Six years after Britain's deadliest terrorist atrocity claimed the lives of 52 people in a summer rush hour, a coroner will today deliver her findings from the inquests into the 7 July bombings and seek to lay down the lessons gleaned from the raw and devastating testimony delivered over five months by victims, heroes and rescuers.
Lady Justice Hallett will return this morning to Court 73 in the Royal Courts of Justice, where she heard evidence from 309 witnesses to the 2005 attack on London's transport system. She will outline recommendations for a radical overhaul of safety procedures which delayed help for stricken passengers, as well as closely examine whether MI5 could have stopped the four bombers.
While a verdict of unlawful killing will almost certainly be handed down in each of the 52 deaths examined in painstaking and forensic detail, the families of the dead and survivors hope for answers to questions that have haunted them for the 2,121 days since the bombings: could they have been prevented? What can be done better should extremists again seek to visit mass murder on London's commuters?
John Taylor, 63, whose 24-year-old daughter Carrie was killed at Aldgate, represented himself at the hearings after promising his daughter he would "try to find out exactly what happened".
He told The Independent yesterday: "I do feel angry when I think about what things went wrong on that day – the amount of time it took people to get down there as well as the mistakes of the Security Service. But for us, it is not about placing blame or about pointing fingers, we just want people to admit things did go wrong and recognise where they can be improved."
The verdicts this morning will come five days after the killing of Osama bin Laden, whose ideology inspired Mohammad Sidique Khan, 30, his second-in-command Shehzad Tanweer, 22, Hasib Hussain, 18, and 19-year-old Jermaine Lindsay to carry out the worst single act of terrorism on British soil, which also injured more than 700 people.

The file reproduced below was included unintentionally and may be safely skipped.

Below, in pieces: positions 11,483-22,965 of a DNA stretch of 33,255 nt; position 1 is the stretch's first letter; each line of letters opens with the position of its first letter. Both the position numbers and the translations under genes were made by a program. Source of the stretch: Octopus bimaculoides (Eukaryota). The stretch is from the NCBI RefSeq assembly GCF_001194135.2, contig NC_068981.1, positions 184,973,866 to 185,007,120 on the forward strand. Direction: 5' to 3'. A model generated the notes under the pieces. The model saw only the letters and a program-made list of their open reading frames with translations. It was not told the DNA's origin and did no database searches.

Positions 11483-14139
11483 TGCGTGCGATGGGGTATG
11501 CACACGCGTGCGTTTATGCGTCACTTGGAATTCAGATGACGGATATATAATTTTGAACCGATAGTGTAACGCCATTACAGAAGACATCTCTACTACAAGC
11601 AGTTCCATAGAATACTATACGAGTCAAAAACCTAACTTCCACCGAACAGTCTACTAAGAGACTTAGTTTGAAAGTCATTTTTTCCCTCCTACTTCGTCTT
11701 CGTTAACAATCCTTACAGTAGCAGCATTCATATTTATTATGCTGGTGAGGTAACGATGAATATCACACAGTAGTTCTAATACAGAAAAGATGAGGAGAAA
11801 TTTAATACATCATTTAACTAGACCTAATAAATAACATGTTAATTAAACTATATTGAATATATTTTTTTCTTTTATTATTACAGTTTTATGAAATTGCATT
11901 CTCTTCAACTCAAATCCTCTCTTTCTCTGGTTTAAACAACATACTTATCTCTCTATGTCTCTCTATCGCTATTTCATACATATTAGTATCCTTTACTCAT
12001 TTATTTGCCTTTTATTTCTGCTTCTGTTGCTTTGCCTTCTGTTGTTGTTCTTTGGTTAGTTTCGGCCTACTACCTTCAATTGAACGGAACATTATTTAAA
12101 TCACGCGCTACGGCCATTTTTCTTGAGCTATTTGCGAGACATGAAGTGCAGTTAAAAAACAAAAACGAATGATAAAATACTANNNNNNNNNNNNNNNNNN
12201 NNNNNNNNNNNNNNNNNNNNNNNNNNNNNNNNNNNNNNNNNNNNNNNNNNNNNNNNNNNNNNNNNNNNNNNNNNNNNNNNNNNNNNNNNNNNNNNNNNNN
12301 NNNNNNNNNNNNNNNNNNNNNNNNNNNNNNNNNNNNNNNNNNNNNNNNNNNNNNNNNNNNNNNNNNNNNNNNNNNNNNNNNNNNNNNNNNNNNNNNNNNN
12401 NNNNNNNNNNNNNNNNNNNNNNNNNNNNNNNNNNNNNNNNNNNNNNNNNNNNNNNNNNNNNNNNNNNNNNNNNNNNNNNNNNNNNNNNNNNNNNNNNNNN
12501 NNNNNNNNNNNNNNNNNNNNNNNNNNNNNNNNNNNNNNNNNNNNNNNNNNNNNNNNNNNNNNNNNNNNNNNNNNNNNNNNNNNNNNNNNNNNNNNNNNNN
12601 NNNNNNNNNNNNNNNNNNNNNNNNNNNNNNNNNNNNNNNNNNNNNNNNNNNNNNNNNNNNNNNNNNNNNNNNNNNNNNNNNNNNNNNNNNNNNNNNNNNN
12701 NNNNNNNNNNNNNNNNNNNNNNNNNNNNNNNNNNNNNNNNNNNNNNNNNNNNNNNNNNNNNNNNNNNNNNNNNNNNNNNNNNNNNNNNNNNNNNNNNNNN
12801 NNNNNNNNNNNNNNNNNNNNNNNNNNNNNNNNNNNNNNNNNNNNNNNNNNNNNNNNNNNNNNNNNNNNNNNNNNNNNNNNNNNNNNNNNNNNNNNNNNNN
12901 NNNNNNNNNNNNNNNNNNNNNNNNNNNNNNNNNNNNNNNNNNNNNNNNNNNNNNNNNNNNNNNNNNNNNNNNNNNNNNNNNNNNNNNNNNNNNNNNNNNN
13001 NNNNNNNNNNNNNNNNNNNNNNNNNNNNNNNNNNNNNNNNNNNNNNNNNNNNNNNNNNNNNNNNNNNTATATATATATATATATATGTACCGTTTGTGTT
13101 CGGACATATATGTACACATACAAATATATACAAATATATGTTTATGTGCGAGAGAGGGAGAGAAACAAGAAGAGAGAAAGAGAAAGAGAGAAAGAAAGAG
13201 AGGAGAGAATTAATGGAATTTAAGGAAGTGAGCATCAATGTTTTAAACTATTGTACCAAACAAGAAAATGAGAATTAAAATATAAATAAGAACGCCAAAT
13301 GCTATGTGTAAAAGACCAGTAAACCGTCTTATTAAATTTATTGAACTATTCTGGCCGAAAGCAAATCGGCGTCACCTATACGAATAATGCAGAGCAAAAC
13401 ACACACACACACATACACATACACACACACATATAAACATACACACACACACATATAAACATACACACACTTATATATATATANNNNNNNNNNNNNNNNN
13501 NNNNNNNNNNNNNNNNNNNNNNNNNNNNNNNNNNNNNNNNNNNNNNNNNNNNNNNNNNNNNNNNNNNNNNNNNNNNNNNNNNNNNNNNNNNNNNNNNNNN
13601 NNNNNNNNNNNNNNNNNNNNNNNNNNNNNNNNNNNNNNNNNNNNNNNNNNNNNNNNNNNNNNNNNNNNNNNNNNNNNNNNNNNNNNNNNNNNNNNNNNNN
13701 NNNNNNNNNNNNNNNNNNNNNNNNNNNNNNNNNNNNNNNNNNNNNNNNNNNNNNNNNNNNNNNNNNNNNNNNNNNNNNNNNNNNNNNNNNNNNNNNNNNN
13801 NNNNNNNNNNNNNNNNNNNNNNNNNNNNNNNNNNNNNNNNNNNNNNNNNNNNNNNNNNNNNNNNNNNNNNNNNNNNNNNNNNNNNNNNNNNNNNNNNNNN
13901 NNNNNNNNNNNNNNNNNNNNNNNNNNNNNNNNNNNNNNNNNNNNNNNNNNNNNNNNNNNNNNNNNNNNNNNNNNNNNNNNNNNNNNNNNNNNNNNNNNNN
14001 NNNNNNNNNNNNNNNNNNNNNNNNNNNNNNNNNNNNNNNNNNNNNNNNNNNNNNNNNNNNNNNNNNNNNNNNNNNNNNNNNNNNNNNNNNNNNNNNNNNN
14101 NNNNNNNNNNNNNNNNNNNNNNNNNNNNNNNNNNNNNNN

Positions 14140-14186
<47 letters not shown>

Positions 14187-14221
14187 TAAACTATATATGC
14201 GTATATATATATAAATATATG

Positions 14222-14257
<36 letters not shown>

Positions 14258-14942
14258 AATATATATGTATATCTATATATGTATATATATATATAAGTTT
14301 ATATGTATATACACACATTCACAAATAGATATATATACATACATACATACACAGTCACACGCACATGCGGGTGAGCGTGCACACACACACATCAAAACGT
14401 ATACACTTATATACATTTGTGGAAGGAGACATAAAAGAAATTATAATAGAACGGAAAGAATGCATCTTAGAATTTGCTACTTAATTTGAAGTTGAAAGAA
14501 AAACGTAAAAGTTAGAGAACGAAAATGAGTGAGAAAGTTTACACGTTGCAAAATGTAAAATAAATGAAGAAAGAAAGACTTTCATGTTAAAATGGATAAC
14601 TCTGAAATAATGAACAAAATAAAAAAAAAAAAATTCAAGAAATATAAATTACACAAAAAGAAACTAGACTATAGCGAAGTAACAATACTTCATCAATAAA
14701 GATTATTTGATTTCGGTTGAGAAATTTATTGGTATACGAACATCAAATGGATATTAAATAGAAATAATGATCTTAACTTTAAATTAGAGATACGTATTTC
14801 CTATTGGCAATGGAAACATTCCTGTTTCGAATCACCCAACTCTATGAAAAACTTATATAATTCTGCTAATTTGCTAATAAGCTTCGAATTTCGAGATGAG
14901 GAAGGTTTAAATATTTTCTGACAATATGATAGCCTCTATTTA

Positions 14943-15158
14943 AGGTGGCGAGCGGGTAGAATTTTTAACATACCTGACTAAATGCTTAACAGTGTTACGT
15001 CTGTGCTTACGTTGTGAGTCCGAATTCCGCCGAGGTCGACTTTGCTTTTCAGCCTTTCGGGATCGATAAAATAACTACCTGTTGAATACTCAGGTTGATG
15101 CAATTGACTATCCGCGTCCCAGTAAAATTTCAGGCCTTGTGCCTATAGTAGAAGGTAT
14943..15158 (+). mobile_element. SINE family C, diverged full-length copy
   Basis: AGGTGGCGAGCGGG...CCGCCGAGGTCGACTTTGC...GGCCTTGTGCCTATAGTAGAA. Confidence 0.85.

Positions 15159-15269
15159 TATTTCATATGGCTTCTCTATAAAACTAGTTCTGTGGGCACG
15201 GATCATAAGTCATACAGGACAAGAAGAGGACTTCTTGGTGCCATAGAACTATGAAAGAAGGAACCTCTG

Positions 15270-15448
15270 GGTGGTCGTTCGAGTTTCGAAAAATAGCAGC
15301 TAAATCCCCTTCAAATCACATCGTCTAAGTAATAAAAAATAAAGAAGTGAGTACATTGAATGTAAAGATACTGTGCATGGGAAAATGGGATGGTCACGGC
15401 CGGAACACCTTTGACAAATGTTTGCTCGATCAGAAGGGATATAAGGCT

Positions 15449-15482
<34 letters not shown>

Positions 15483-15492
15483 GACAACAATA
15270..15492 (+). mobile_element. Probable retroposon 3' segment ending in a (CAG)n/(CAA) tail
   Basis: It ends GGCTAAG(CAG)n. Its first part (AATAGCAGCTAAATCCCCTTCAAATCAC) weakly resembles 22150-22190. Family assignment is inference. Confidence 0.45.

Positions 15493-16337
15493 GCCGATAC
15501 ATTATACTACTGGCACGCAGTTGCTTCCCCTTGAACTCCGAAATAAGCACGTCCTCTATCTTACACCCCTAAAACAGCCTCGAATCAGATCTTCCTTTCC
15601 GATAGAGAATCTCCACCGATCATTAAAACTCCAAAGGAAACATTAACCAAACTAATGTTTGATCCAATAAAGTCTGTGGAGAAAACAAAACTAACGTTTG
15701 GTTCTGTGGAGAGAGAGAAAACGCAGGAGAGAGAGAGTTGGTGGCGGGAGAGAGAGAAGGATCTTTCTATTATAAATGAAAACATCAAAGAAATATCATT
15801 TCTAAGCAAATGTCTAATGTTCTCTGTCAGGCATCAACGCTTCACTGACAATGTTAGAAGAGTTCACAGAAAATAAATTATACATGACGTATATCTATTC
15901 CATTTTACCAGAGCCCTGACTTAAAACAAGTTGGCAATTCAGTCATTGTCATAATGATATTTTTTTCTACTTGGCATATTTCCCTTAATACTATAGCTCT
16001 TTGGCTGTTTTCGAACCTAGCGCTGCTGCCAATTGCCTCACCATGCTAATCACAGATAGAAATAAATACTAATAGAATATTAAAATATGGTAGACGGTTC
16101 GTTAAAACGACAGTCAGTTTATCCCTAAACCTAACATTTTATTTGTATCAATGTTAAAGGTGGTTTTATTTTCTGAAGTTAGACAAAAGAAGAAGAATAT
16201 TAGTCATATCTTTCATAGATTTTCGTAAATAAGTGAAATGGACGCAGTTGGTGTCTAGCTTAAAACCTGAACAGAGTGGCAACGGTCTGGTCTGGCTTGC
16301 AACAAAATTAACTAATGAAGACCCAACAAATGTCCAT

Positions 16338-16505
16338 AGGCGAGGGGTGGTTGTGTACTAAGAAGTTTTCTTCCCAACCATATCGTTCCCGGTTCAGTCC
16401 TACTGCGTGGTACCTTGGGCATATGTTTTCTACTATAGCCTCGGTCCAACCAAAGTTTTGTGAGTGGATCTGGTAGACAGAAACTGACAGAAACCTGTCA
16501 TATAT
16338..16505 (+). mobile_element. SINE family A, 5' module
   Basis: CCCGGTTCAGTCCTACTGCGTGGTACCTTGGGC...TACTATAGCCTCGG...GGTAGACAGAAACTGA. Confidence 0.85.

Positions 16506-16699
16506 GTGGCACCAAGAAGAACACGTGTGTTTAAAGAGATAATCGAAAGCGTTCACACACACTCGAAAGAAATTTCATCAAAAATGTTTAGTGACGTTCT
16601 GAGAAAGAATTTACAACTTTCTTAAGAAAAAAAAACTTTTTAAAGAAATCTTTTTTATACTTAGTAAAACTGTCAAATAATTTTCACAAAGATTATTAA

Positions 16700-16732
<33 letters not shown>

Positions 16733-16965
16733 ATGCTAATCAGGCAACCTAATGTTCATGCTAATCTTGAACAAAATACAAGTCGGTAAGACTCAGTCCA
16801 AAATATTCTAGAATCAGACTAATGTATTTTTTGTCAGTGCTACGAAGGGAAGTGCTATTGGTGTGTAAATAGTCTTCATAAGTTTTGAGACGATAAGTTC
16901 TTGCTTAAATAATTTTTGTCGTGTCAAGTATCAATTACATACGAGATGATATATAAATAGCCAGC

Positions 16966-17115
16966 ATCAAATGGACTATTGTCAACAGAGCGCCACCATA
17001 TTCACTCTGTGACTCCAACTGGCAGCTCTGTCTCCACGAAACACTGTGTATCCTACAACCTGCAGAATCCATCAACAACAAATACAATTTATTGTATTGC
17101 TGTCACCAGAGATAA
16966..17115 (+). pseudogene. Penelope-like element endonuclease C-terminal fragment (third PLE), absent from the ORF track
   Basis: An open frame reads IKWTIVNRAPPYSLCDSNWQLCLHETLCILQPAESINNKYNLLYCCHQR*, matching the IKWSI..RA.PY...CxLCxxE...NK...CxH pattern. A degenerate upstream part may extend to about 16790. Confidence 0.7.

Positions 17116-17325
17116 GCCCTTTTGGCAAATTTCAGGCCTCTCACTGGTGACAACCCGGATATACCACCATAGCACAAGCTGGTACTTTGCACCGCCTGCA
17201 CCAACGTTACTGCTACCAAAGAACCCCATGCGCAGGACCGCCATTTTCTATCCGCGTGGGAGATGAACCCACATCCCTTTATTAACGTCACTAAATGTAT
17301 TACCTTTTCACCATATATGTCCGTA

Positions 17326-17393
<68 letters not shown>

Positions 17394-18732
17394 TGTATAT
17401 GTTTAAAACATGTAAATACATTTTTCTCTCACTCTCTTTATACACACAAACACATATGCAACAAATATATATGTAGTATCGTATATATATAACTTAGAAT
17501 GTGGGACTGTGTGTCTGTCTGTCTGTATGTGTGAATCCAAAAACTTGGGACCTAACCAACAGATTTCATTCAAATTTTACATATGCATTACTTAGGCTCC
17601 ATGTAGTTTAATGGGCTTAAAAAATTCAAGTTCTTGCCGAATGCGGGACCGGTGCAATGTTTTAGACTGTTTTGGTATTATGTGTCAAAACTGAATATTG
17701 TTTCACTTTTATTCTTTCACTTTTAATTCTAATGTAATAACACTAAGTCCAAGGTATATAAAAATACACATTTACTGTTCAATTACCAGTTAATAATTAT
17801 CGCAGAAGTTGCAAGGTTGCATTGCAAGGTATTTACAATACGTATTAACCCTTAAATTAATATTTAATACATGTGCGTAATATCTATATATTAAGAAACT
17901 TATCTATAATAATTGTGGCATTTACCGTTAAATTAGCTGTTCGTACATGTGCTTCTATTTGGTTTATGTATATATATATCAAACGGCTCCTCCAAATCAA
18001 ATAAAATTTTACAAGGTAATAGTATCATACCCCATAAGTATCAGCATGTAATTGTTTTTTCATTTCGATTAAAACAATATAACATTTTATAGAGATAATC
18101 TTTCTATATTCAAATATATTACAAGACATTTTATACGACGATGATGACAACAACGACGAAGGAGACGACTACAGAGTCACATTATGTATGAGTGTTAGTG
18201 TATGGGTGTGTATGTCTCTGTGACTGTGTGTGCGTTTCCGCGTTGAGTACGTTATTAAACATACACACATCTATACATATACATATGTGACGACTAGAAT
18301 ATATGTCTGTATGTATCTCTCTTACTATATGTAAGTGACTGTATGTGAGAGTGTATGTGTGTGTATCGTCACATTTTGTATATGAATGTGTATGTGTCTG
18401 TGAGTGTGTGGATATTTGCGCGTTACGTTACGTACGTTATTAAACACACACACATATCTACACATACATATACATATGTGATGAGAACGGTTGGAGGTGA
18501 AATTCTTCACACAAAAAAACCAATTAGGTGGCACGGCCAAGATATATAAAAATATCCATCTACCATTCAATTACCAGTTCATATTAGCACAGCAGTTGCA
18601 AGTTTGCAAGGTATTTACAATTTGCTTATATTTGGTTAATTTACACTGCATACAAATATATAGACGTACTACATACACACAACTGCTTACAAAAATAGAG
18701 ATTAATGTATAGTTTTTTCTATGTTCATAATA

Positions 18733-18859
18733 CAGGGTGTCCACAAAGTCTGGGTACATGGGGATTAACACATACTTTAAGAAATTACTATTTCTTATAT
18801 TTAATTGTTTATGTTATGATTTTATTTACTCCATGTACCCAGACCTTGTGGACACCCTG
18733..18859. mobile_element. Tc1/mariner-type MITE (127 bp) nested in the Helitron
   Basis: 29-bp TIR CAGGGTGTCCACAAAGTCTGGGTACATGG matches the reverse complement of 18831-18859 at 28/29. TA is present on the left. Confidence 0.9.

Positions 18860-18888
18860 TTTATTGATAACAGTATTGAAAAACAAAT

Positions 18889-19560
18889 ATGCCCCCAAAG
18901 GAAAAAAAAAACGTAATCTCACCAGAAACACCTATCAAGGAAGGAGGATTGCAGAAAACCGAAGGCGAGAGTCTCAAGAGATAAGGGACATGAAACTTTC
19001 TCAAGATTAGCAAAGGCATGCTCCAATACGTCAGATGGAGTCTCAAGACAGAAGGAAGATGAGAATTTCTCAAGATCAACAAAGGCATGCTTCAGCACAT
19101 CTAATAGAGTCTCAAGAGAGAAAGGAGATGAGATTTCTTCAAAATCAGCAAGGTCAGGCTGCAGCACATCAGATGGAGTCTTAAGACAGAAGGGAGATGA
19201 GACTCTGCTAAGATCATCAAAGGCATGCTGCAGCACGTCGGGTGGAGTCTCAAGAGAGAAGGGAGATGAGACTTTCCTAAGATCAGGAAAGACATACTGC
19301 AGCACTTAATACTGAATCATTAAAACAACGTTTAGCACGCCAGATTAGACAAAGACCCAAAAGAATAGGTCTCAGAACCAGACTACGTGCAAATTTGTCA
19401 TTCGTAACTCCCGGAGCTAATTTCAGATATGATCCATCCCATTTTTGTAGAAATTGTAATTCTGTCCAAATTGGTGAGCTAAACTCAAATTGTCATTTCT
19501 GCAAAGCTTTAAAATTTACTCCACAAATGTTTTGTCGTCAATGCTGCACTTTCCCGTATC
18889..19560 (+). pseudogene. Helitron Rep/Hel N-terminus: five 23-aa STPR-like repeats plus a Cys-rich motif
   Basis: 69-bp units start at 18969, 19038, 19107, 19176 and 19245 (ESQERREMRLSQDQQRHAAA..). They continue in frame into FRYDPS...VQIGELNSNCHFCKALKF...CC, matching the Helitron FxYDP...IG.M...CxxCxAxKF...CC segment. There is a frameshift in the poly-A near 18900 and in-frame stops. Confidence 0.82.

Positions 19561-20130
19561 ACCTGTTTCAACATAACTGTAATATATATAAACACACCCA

Relatives will hope that the inquest results will offer a similar sense of closure to that in the air in New York yesterday, when President Barack Obama visited Ground Zero to lay a wreath in commemoration of the lives lost at the World Trade Centre on 9/11.
Starting from last October, after years of criminal investigation by Scotland Yard, the 7/7 inquests were themselves a revelation. The hearings have cost £4.4m and covered a vast remit, from the efficacy of emergency service radios while underground to the extraordinary humanity and bravery which pervaded the minutes after the explosions.
The bereaved families have called on Lady Hallett to use her powers, known as Rule 43, to make 32 separate recommendations on how to avoid future deaths, ranging from a tightening of rules surrounding the sale of hydrogen peroxide – a key ingredient in the bombers' home-made devices – to the provision of first aid boxes in Underground carriages.
In some of the most disturbing evidence heard, witnesses described how a number of victims remained alive while the emergency services found themselves prevented by health and safety procedures from entering tunnels to reach the bombed trains. Tanweer detonated the device which killed seven people at Aldgate at 8.49am, but his victims had to wait for up to 40 minutes before rescuers were allowed to enter the train, and firefighters initially refused to enter the tunnel over fears of a secondary device. Elsewhere, firefighters had to wait for confirmation that current on the rails had been switched off.
Lady Hallett, who could find that such delays contributed to the deaths of some victims, is likely to suggest that police officers, firefighters and ambulance workers be allowed far more personal discretion over when to proceed to an incident site.
The verdicts will also be awaited with concern by MI5. In rare testimony which the Security Service had tried to avoid giving in public, a senior MI5 officer – Witness G – revealed that Khan and Tanweer had been photographed by a surveillance team in February 2004 and the service missed several opportunities to discover that the eventual ringleader of July 7 was a committed extremist.
What they want
Victims' families have made 32 recommendations to the coroner, including:
* Use of plain English by emergency services
* Restrictions on the bulk sale of hydrogen peroxide and liquid oxygen
* First aid boxes on all Tube trains
* Special stretchers in Tube stations
* Casualties not to be declared dead if they are not breathing but have a pulse
* London ambulance staff to be given specialist training in treating bomb and gunshot injuries
* Public funding for the London Air Ambulance, which relies on donations
* Firefighters to be given more discretion about whether to approach the immediate site of an incident
* Better procedures for assessing whe-ther someone is a potential terrorist
* Better analysis of intelligence
* Better record keeping and computer systems for the intelligence services
A father's view: I hope this will help us to be able to move on